These might be considered part of the programming process, but the term software development is used for this larger process with the term programming, implementation, or coding reserved for the actual writing of code. Software engineering combines engineering techniques with software development practices. Reverse engineering is the opposite process. A hacker is any skilled computer expert that uses their technical knowledge to overcome a problem, but it can mean a security hacker in common language. Programmable devices have existed at least as far back as 1206 AD, when the automata of Al-Jazari were programmable, via pegs and cams, to play various rhythms and drum patterns. However, the first computer program is dated to 1843, when mathematician Ada Lovelace published an algorithm to calculate a sequence of Bernoulli numbers, intended to be carried out by Charles Babbage's Analytical Engine. Women would continue to dominate the field of computer programming until the mid 1960s. In the 1880s Herman Hollerith invented the concept of storing data in machine-readable form.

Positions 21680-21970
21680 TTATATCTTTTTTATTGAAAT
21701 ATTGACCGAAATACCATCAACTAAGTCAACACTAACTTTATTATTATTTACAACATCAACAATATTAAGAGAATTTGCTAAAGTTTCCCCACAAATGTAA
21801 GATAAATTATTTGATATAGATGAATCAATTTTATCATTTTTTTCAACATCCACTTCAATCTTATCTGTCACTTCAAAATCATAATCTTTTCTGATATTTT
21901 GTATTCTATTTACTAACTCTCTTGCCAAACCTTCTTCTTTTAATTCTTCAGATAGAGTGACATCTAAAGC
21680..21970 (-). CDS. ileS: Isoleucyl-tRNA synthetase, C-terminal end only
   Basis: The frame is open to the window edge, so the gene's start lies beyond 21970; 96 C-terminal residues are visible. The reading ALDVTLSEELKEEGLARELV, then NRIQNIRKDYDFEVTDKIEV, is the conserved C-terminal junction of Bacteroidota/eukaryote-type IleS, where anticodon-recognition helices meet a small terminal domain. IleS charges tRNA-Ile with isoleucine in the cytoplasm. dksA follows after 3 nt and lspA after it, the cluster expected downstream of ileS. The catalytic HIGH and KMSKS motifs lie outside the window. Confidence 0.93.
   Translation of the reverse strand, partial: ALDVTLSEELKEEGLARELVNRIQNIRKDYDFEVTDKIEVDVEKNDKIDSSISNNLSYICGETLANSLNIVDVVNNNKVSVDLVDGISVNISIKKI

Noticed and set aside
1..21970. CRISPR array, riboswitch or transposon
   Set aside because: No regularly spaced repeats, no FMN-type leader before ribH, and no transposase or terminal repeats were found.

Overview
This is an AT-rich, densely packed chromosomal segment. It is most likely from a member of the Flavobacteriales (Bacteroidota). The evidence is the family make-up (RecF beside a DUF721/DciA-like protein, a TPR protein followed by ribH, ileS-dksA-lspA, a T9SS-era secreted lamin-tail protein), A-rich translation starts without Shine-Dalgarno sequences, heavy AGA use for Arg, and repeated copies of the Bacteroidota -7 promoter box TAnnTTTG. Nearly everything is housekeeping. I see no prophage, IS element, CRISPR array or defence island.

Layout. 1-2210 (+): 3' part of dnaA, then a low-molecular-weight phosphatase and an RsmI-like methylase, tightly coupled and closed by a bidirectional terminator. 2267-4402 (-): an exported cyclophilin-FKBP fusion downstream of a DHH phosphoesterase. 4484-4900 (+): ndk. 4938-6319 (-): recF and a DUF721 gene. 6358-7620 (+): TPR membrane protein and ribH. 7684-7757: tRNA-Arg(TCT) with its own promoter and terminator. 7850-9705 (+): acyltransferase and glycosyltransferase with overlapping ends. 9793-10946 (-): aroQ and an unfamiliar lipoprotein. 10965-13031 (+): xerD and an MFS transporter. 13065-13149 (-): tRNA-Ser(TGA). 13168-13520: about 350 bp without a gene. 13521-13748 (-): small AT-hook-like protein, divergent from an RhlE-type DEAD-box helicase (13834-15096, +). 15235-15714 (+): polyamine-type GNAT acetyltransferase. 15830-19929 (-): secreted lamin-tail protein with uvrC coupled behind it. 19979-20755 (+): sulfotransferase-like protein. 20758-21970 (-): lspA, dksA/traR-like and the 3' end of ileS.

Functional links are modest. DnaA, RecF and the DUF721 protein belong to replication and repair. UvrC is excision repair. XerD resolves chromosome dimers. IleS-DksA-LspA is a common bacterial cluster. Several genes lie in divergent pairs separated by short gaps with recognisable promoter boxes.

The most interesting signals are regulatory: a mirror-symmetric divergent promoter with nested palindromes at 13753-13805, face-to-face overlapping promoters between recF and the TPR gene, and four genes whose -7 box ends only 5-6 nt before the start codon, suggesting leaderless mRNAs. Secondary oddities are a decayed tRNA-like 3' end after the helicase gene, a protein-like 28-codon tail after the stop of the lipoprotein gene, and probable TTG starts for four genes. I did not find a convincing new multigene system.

A control panel added to his 1906 Type I Tabulator allowed it to be programmed for different jobs, by the late 1940s, unit record equipment such as the IBM 602 and IBM 604, were programmed by control panels in a similar way. However, with the concept of the stored-program computers introduced in 1949, both programs and data were stored and manipulated in the same way in computer memory. Machine code was the language of early programs, written in the instruction set of the particular machine in binary notation. Assembly languages were soon developed that let the programmer specify instruction in a text format, with abbreviations for each operation code and meaningful names for specifying addresses. However, because an assembly language is little more than a different notation for a machine language, any two machines with different instruction sets have different assembly languages. Kathleen Booth created one of the first Assembly languages in 1950 for various computers at Birkbeck College. High-level languages allow the programmer to write programs in terms that are syntactically richer, more capable of abstracting the code, making it targetable to varying machine instruction sets via compilation declarations and heuristics.